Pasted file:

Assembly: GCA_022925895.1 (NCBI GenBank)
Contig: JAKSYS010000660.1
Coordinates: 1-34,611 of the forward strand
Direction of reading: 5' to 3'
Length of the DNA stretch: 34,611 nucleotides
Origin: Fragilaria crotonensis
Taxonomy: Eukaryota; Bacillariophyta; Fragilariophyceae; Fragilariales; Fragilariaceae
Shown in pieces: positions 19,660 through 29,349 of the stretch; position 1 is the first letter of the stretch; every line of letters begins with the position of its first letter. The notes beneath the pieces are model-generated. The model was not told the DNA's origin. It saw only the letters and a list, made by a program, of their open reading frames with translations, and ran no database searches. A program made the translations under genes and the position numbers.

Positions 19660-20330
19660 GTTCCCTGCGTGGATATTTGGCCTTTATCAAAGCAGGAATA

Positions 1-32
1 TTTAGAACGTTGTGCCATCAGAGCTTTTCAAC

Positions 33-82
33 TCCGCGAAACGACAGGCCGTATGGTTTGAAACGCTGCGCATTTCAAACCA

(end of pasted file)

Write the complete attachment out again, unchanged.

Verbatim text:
Assembly: GCA_022925895.1 (NCBI GenBank)
Contig: JAKSYS010000660.1
Coordinates: 1-34,611 of the forward strand
Direction of reading: 5' to 3'
Length of the DNA stretch: 34,611 nucleotides
Origin: Fragilaria crotonensis
Taxonomy: Eukaryota; Bacillariophyta; Fragilariophyceae; Fragilariales; Fragilariaceae
Shown in pieces: positions 19,660 through 29,349 of the stretch; position 1 is the first letter of the stretch; every line of letters begins with the position of its first letter. The notes beneath the pieces are model-generated. The model was not told the DNA's origin. It saw only the letters and a list, made by a program, of their open reading frames with translations, and ran no database searches. A program made the translations under genes and the position numbers.

Positions 19660-20330
19660 GTTCCCTGCGTGGATATTTGGCCTTTATCAAAGCAGGAATA

Positions 1-32
1 TTTAGAACGTTGTGCCATCAGAGCTTTTCAAC

Positions 33-82
33 TCCGCGAAACGACAGGCCGTATGGTTTGAAACGCTGCGCATTTCAAACCA